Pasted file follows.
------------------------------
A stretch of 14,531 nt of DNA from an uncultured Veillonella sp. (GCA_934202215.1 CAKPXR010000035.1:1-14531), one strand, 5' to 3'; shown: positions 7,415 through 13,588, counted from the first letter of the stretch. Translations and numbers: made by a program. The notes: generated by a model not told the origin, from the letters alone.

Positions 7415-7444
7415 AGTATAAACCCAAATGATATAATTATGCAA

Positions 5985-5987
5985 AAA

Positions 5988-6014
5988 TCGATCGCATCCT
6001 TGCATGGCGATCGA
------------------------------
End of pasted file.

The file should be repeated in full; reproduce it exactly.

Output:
A stretch of 14,531 nt of DNA from an uncultured Veillonella sp. (GCA_934202215.1 CAKPXR010000035.1:1-14531), one strand, 5' to 3'; shown: positions 7,415 through 13,588, counted from the first letter of the stretch. Translations and numbers: made by a program. The notes: generated by a model not told the origin, from the letters alone.

Positions 7415-7444
7415 AGTATAAACCCAAATGATATAATTATGCAA

Positions 5985-5987
5985 AAA

Positions 5988-6014
5988 TCGATCGCATCCT
6001 TGCATGGCGATCGA